By being an active member of the team that designed and implemented the Preston Street Community Garden improvement project, I gained a level of insight into the process that I doubt I would have gotten any other way. It was through this participation that I began to see how the complex interplay between garden aesthetics and class (cf. Rotenberg 1999) impacted the ways gardeners’ used urban land. For the Preston Street gardeners, a continuing concern was that the garden not look messy, with tools or other materials lying around. As we planned and built beds together, the stewards consistently devoted time to making sure everything had a proper place, materials were neatly stacked and covered with a tarp, and that all small supplies were taken back inside. At first I didn’t really understand why this was so important, but then one day someone jokingly described the potential messiness as “the hillbilly look.” During the mid-twentieth century, many people from Appalachia migrated to Michigan to work in automobile or wartime manufacturing. These migrants were often labeled hillbillies and stigmatized for an array of differences, such as leaving stuff lie about the yard and keeping chickens. Hillbilly became, and remains, an important class distinction in Michigan, denoting white residents who do not conform socially and/or economically to working-class white norms (Hartigan 1999). By maintaining a large garden, Preston Street gardeners disrupted expectations about land use from the apartment management and their neighbors. While generally the garden was viewed positively, policing the aesthetics so as to avoid “the hillbilly look” was seen as a necessary step for maintaining that support.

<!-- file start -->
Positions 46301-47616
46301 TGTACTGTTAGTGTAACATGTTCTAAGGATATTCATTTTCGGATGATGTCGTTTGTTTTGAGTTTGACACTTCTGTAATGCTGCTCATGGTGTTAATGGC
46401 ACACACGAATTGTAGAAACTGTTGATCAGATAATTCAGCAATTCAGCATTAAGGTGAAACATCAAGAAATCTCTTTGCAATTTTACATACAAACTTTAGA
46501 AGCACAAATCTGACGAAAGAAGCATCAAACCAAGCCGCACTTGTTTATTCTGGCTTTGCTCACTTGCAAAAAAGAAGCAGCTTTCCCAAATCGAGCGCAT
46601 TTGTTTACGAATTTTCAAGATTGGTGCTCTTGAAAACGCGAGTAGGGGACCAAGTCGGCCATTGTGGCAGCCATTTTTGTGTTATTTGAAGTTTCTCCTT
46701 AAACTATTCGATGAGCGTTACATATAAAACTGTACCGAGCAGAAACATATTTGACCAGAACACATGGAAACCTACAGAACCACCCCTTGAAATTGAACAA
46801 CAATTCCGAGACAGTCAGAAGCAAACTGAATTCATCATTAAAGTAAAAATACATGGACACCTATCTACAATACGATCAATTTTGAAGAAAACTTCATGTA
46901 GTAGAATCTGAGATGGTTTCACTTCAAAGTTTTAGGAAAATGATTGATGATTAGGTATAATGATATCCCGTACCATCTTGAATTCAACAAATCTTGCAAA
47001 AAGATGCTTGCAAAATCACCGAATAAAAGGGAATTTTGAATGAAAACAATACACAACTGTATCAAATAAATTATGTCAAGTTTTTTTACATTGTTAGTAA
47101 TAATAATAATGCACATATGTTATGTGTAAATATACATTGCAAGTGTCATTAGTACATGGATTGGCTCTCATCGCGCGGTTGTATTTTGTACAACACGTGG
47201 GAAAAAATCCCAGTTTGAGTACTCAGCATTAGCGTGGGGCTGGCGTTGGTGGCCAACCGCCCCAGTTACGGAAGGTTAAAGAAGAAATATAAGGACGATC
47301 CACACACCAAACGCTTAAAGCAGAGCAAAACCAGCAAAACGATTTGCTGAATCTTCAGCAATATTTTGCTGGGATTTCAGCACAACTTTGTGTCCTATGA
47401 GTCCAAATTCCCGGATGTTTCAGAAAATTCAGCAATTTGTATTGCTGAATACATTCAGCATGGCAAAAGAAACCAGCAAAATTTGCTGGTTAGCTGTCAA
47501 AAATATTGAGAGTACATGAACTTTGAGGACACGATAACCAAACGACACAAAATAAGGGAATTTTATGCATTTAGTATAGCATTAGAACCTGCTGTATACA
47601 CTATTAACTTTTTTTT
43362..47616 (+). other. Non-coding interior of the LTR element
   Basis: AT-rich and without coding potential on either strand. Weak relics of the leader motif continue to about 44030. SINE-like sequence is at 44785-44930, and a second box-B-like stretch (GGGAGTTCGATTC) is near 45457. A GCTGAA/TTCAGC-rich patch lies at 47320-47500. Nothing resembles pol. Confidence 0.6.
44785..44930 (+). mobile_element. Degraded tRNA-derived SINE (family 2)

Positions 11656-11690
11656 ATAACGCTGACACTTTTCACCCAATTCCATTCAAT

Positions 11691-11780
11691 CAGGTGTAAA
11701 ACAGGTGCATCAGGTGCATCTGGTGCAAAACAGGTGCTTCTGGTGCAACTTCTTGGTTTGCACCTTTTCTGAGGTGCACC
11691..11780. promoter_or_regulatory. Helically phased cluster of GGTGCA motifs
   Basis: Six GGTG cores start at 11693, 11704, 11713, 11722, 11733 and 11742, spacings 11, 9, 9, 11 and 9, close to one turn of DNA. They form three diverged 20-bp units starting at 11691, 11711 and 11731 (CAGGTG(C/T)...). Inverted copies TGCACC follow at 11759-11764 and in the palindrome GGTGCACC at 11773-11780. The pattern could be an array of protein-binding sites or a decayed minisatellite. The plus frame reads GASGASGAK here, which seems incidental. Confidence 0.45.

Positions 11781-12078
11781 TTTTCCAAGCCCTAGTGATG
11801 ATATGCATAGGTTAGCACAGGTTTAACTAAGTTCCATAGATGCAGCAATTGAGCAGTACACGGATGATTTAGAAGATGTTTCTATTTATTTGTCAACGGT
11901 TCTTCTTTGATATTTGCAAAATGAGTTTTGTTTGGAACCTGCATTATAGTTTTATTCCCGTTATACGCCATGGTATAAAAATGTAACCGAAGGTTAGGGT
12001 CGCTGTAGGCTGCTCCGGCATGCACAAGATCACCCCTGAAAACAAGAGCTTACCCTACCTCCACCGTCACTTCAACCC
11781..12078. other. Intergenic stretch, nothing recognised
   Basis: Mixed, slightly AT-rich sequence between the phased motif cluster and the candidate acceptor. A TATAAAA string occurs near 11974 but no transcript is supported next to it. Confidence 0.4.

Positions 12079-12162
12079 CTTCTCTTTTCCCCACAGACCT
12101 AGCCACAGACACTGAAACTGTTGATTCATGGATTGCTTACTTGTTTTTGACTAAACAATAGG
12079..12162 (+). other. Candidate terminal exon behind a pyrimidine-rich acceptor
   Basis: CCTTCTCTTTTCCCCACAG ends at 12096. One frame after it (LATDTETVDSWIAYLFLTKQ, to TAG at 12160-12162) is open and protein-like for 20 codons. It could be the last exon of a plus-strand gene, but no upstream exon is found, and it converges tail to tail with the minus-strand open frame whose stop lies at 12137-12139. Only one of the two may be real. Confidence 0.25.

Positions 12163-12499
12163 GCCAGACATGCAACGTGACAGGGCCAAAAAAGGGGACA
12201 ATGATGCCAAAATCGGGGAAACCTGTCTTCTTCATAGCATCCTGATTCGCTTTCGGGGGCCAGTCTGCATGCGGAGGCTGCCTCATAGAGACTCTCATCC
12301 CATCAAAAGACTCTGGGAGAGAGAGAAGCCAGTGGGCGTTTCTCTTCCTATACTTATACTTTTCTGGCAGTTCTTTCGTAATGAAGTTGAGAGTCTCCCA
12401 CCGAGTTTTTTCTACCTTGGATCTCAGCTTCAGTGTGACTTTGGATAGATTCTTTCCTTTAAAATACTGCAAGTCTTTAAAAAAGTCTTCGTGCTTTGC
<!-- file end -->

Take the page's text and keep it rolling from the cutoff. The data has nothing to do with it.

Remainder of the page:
This insight, afforded by hours of shared labor and concern for the garden, has been highly valuable to my ethnographic project. It has helped me better understand how Preston Street gardeners perceive and participate in relationships of class. It has also alerted me to the ways aesthetics, class relationships, and urban land use converge in other community gardens throughout the city. However, the level of participation that has made me privy to Preston Street gardeners’ concerns about being perceived as hillbillies has also entangled me in a web of community relationships, with all their concomitant benefits and responsibilities. In exchange for the wealth of information I gather as a community member, I am also expected to continue to assist this project and maintain relationships with outside supporters on the gardeners’ behalf. This has forced me to confront the reality that as a graduate student and aspiring professional, I may very well be unable to fulfill these obligations.